At its introduction in 2001, the Jeep Liberty had a tall mountain to climb. It was replacing the capable and very well-received Jeep Cherokee -- a vehicle that practically invented the small sport utility vehicle segment.
And the Liberty was doing it in a way that proved a bit controversial. Instead of sharp lines, the Liberty had curves. It was heavier. It traded the bulletproof straight six for a four-cylinder or V-6 engine. The Jeep enthusiast crowd saw it as near affront to the slab-sided utilitarian Cherokee.
"The first-generation Liberty was criticized for having gone really soft," said Ed Kim, vice president of industry analysis at AutoPacific. "Some members of the press sort of derided it for being a girly Jeep, being too cute, being not masculine enough, even though in terms of its rugged hardware, it was every bit as capable as the previous-generation Cherokee."
Regardless of those perceptions, buyers scooped up more than 171,000 of the Toledo-built Liberty in its first full year. That was about 30,000 more units than the Cherokee sold in its last full year in 2001.
Since then, more than 1.25 million Libertys have been sold.
Now, after an 11-year run and one major redesign, the Liberty as we know it will soon come to an end. Chrysler Group LLC hasn't officially said when production will cease, but union officials and supplier contracts confirm that Aug. 16 will be Liberty's last day.
Its replacement -- officially unnamed as yet -- is expected to be vastly different from the outgoing Liberty.
Most analysts and dealers agree that the Liberty was a successful vehicle for Jeep, though one that aged rapidly in recent years.
When it made its debut, the smaller-size SUV segment was relatively new, and the Liberty was a top player. It also slotted well into Jeep's lineup, which at that time was made up of only the Wrangler and Grand Cherokee. Though sales peaked in 2002, they remained in the 160,000-a-year range for the next three years, making up nearly 40 percent of all Jeep sales.
The excitement surrounding the new Toledo-made model was part of what led Monroe auto dealer Ralph Mahalak, Jr., to build an off-road course next to his dealership in 2001. A rumble over that track helped remove any doubt from buyers that the Liberty wasn't capable off the blacktop.
"The Liberty did an amazing job moving through that course," Mr. Mahalak said. "I thought it was very worthy of being an off-road Jeep."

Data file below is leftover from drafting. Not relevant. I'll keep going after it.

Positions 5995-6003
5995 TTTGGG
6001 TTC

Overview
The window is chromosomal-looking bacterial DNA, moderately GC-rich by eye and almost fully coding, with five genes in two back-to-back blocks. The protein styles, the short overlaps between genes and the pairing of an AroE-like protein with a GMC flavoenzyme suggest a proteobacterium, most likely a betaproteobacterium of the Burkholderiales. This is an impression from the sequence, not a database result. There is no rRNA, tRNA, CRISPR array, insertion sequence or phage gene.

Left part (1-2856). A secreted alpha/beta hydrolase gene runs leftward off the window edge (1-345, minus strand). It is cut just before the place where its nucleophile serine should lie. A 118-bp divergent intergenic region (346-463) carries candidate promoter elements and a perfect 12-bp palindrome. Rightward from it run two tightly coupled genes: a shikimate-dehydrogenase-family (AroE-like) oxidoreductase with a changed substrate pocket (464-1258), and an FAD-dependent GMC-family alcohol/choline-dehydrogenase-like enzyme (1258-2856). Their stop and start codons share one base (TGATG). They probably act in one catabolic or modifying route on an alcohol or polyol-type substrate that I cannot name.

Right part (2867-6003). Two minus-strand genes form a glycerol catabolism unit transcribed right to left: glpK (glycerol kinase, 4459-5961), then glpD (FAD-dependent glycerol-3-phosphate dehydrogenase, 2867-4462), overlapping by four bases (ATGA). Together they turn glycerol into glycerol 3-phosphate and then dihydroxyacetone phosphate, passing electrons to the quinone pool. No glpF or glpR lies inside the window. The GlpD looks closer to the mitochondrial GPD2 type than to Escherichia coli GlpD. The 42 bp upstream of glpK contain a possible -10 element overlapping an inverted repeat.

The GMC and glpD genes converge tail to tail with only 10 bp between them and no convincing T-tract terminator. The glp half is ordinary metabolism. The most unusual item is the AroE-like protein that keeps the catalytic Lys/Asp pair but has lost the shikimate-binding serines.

And the Liberty's less-than-brute look might have been an asset. With its round headlights and seven-slot grille, it was still unmistakably a Jeep. And for all the derision it generated, sales dropped after it was redesigned to show a more traditional boxy profile for the 2008 model year.
Jessica Caldwell, a senior analyst with Edmunds.com, said slightly less masculine styling isn't a bad thing in the crossover and small SUV segment. Female buyers dominate that segment, she said. A 2001 survey commissioned by then-DaimlerChrysler AG found the average Liberty buyer was 41 years old and half were women.
"I think it's kind of a tough place for automaker to be in," Ms. Caldwell said. "I think women will buy more masculine vehicles, whereas men won't buy more feminine vehicles. But the majority of women buy those [crossover SUVs]."
For example, Ms. Caldwell said, the Nissan Rogue, a current Liberty competitor, has one of the highest percentage of female buyers of any vehicle.
Though Jeep also enlarged and refined the Liberty with the 2008 redesign, sales continued to slip. Jeep sold 133,500 Libertys in 2006, 92,000 in 2007, and 67,000 in 2008.
By the auto industry's nadir in 2009, Jeep sold just 43,500 Libertys. Sales have recovered somewhat but remain far from the model's strongest years.
The reasons for weakening sales were many.
Chrysler introduced two smaller crossover Jeeps, the Patriot in 2006 and the Compass in 2007, that chipped away at Liberty's sales. Another internal competitor was born in 2008 when Chrysler introduced the Dodge Nitro -- essentially a macho Liberty knockoff that current Chrysler boss Sergio Marchionne said never should have been built.
The bigger problem, however, was that the segment was changing while Liberty remained the same.
Consumers like the look of an off-road warrior, but most care more about carrying groceries than climbing boulders. While competitors added cushier ride quality, more technology, and better fuel-efficiency, Jeep stuck with what the Liberty had always been.
"It was great for Jeep brand image, but given most consumers really use their SUVs as cars, the market had really been shifting toward more carlike vehicles," Mr. Kim said.
Despite that, the Liberty never really caught on with the off-road crowd.